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According to @leonardder JAWS also follows the end of the selection when you select multiple lines. So that should probably be the way to go, instead of showing the next line to be selected as SuperNova does. Especially since that is technically difficult or impossible.

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dkager commented Jun 17, 2016

According to @leonardder JAWS also follows the end of the selection when you select multiple lines. So that should probably be the way to go, instead of showing the next line to be selected as SuperNova does. Especially since that is technically difficult or impossible.

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dkager Jun 22, 2016

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Picking this patch up again, should finish it this week. There is one remaining task: get braille to show the moving end of a multi-line selection. So here's a heads up on my ideas for that.

The good stuff happens in TextInfoRegion.update(). This first grabs the cursor, expands it to a line or paragraph and then grabs the selection and restricts it to that reading unit. This goes wrong if the cursor is reported at one end of the selection while the other end is actually moving. I plan to work around this by replacing the cursor with the line at the moving end of the selection. This should result in the behavior as described above for JAWS.

It sounds feasible, but real-world tests will have to tell...

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dkager commented Jun 22, 2016

Picking this patch up again, should finish it this week. There is one remaining task: get braille to show the moving end of a multi-line selection. So here's a heads up on my ideas for that.

The good stuff happens in TextInfoRegion.update(). This first grabs the cursor, expands it to a line or paragraph and then grabs the selection and restricts it to that reading unit. This goes wrong if the cursor is reported at one end of the selection while the other end is actually moving. I plan to work around this by replacing the cursor with the line at the moving end of the selection. This should result in the behavior as described above for JAWS.

It sounds feasible, but real-world tests will have to tell...

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dkager Jun 24, 2016

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A few changes to braille.TextInfoRegion.update() seem to have done the trick, except for a few corner cases. However, my solution shows you the line that is about to be selected rather than the end of the last line that is selected. Presumably because of the way TextInfo.expand() is implemented.

That is exactly the behavior I was looking for initially. I spoke to @leonardder and he agrees. But @jcsteh said this is technically impossible and also not what should go into NVDA. How can we proceed? I can push my code so we can verify if it is technically sound, but how do we reach consensus on the desired behavior? Should we address the issue of single-line selection first and then the multi-line issue separately?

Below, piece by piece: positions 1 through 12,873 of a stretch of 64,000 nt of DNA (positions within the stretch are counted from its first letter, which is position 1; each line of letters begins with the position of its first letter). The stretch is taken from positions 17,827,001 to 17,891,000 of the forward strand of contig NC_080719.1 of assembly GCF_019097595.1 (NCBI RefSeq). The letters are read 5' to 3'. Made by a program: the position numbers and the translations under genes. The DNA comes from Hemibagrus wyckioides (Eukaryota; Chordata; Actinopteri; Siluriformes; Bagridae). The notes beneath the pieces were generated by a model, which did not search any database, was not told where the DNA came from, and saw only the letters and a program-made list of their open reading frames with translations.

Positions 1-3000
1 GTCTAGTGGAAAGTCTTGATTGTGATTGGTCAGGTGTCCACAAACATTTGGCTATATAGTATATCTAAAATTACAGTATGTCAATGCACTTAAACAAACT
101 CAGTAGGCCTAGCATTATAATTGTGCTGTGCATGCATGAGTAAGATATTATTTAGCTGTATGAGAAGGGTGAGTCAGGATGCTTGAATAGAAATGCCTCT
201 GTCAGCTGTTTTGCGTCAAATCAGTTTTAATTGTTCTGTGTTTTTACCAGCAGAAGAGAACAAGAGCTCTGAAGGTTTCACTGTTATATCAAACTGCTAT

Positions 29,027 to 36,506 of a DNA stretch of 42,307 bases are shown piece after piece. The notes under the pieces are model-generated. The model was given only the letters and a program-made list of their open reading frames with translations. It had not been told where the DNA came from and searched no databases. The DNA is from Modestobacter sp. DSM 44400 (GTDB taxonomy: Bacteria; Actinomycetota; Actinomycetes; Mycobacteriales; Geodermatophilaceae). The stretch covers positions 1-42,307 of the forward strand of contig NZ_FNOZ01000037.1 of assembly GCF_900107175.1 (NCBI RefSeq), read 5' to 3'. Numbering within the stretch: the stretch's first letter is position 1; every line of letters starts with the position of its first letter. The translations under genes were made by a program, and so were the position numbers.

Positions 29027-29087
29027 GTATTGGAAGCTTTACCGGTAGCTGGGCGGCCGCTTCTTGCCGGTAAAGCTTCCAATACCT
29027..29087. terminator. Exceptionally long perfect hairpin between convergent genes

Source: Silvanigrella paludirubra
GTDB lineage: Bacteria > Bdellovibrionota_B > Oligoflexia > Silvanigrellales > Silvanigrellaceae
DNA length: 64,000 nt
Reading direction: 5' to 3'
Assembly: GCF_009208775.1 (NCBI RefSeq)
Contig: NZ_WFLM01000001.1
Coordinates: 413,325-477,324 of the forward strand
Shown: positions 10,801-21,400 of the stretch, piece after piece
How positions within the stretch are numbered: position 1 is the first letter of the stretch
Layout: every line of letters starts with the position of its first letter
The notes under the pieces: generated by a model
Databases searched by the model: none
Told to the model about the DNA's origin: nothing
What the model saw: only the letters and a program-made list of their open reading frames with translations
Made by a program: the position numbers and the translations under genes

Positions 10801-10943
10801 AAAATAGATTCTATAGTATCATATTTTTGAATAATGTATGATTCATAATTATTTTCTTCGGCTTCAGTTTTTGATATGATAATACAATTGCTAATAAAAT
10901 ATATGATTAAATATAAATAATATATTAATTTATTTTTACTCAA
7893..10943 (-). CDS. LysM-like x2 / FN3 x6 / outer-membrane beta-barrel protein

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dkager commented Jun 24, 2016

A few changes to braille.TextInfoRegion.update() seem to have done the trick, except for a few corner cases. However, my solution shows you the line that is about to be selected rather than the end of the last line that is selected. Presumably because of the way TextInfo.expand() is implemented.

That is exactly the behavior I was looking for initially. I spoke to @leonardder and he agrees. But @jcsteh said this is technically impossible and also not what should go into NVDA. How can we proceed? I can push my code so we can verify if it is technically sound, but how do we reach consensus on the desired behavior? Should we address the issue of single-line selection first and then the multi-line issue separately?

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leonardder Jun 24, 2016

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The reason why I agree is that, as soon as you select something on one line with shift+down arrow and your cursor was on the first character of that line initially, the cursor is now at the first character of the second line which is about to be selected when you press shift+down arrow again. Thus, I assume the cursor is on the second line visually as well, so that's the line the braille display should show.
I wonder, how about coding it in a way that, when panning braille backwards in such a case, the selected text is underlined with dot 7+8 to make the selection visible in braille? That will of course get in the way with 8 dot braille tables, but same applies to the cursor already.

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leonardder commented Jun 24, 2016

The reason why I agree is that, as soon as you select something on one line with shift+down arrow and your cursor was on the first character of that line initially, the cursor is now at the first character of the second line which is about to be selected when you press shift+down arrow again. Thus, I assume the cursor is on the second line visually as well, so that's the line the braille display should show.